The Labor Market Remains Tight as 2021 Wraps

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Dec 22, 2021
This article is part of a series called COVID-19 Coverage.

Despite lower-than-expected job gains in November, there were plenty of other positive storylines for the labor market based on recent reports. 

The U.S. economy added 210,000 jobs in November, down considerably from the 546,000 jobs added in October, but the number was not far off from Novembers of the past. These monthly numbers will start to moderate closer to historic norms as the labor market approaches a full recovery of jobs. 

Indeed, from 2013 to 2019, the average monthly job gain in November was 206,000 and 0.14% growth — matching the growth rate from this November. In other words, while we would have loved to see even more jobs added, it was really a typical month of growth, and that’s not all bad. 

The Labor Force Gets a Boost 

Perhaps the best news is the labor force grew by 594,000 people in November, the biggest monthly gain in more than a year. Given how tight the labor force has become, it is great news for talent acquisition professionals and hiring managers. 

Overall, though, there are still approximately 2.3 million fewer people in the labor force today compared to February 2020. Digging deeper, there are 175,000 more 35- to 44-year-olds in the labor market today than before the pandemic, but other age groups continue to show a deficit.

While the increase in the labor force is a major positive, the economy needs even more people to come off the sidelines. The national unemployment rate fell to 4.2% in November. Certain locations throughout the nation are seeing an even tighter squeeze for talent. In its recent report, the Bureau of Labor Statistics noted that Nebraska (1.8%), Utah (2.1%), Oklahoma (2.5%), Georgia (2.8%), and West Virginia (4.0%) are at their lowest unemployment rates since the statistic started being collected at the state level in 1976.

Even in Hot Markets, Businesses Struggle to Find and Retain Talent

In November, Texas achieved the milestone of recapturing all jobs lost to the pandemic, easily the largest state to hit that mark. In the same month, Dallas-Fort Worth also crossed that threshold of becoming the largest metropolitan area to recoup all lost jobs. Dallas is now one of 27 metros (of the 150 largest metros) to recover all jobs lost to the pandemic.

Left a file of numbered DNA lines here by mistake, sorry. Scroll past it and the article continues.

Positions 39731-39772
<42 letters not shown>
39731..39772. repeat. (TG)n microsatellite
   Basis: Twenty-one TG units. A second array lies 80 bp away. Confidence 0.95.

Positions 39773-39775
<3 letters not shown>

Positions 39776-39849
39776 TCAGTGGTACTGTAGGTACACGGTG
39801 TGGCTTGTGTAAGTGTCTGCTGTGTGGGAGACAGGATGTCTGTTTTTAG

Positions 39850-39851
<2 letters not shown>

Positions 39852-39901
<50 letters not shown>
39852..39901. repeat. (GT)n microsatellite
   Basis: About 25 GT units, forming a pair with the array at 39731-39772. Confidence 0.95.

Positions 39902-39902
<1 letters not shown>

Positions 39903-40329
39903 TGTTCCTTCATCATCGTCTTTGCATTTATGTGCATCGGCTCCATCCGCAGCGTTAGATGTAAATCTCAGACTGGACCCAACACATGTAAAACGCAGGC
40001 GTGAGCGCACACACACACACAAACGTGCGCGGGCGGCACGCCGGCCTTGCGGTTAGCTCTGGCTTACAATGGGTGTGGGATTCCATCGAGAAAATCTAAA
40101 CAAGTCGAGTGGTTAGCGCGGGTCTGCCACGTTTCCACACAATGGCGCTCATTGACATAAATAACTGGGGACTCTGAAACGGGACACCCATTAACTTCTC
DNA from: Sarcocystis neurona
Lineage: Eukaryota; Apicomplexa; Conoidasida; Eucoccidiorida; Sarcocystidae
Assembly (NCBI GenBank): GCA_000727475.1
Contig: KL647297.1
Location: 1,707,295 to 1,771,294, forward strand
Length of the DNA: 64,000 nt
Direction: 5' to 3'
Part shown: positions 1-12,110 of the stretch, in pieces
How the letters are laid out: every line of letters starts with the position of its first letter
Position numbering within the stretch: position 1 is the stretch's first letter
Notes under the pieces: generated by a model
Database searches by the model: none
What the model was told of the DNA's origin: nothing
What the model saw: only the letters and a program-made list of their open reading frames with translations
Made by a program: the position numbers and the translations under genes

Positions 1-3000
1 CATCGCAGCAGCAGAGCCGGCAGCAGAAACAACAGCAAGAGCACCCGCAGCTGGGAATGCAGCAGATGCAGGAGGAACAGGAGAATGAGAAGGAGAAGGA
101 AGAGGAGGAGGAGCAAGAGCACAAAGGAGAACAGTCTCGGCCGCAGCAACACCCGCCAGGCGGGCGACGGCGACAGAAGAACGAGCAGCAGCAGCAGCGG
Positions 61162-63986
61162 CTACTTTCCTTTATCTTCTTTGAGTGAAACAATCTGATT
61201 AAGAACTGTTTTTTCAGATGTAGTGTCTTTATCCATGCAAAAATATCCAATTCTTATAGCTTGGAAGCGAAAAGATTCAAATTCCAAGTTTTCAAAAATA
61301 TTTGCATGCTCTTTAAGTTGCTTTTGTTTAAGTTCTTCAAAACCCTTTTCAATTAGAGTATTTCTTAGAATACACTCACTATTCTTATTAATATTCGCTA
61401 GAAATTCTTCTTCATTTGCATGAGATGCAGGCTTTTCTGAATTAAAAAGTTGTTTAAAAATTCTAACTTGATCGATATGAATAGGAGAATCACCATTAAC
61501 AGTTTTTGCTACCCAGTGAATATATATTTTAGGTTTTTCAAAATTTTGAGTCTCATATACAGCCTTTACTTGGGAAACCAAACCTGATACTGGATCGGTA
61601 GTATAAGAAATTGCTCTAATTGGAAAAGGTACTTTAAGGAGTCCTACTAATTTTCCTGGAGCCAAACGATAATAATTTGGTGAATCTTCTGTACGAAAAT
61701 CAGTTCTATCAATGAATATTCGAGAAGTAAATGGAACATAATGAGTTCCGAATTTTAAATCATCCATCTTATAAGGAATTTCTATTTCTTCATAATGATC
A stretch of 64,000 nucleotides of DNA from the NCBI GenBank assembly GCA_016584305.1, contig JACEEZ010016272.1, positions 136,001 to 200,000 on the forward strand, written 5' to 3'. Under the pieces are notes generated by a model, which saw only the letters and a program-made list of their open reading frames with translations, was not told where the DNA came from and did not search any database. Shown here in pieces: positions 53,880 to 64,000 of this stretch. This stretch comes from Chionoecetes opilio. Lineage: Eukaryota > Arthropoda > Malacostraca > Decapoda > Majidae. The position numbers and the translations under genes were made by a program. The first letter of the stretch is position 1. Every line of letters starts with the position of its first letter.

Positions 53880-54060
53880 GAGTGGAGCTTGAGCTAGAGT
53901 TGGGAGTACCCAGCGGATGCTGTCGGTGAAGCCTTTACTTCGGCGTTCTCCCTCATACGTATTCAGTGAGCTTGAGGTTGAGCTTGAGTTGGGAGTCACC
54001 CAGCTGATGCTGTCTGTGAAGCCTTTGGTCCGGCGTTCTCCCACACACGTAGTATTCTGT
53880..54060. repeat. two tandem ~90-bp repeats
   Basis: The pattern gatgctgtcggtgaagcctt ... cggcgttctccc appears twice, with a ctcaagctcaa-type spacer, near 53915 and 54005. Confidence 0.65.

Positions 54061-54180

Still, hiring managers in Texas are struggling to retain employees. Of the 4.2 million people who voluntarily quit their job in the U.S. in October, 455,000 of them were in Texas. It was the highest level of quits ever recorded by any state and sustaining at that pace would be the equivalent of a 42% annualized turnover rate. The vast majority of those quitting their jobs are leaving for another one — just another example of the tightness of the current labor market.

Talent Acquisition in High Demand 

Job openings in the U.S. approached the record set this summer, with more than 11 million jobs open in the latest reading. The challenge is there are fewer than 6.9 million unemployed people looking for work, not to mention the skills of available workers do not always meet the available positions. 

In terms of industry news, the professional and business sector is on the doorstep of recovering all the jobs it lost. The industry lost almost 2.4 million jobs during the outset of the pandemic, but it has recaptured all but 69,000 of them. It is poised to be the second industry to recover all its lost jobs, after the financial activities sector accomplished that feat in October this year. 

Outlook for 2022

The outlook for the labor market remains strong for 2022, but another rise in virus counts due to the omicron variant will almost certainly slow the pace in the near-term. However, looking back to earlier this year, job creation really saw a major boost in February and March, after the wave from the holiday season passed. Do not be surprised to see a similar trend to start 2022. 

Currently, approximately 3.6 million jobs are projected to be added to the U.S. economy in 2022, and more locations and industries will hit the milestone of recapturing all the jobs lost during the spring of 2020.

Many of this year’s disruptors will carry into next year, whether it be dealing with spikes in virus counts or trying to fill open roles in one of the tightest labor markets on record. One challenge that employers would probably like to remain in 2021 is wage inflation, but expect another year of above-average growth in pay. Estimates for 2021’s pay growth range from 4% to 5%, and 2022 will likely still be on the lower end of that scale. 

While wage growth at this level can certainly come as a shock to employers, the labor market is also playing catchup after years of wage stagnation. Given the current labor shortage, employers are finding that they need to raise pay and increase benefits to attract and retain talent. 

Despite these challenges, there are many opportunities with a strong outlook for jobs next year. Talent acquisition professionals will be in high demand as businesses seek their help in filling open roles. Turnover is likely to remain near historic levels and talent acquisition will play a key role in backfilling open positions. There will certainly be bumps along the way in 2022, and patience will be key. 

This article is part of a series called COVID-19 Coverage.
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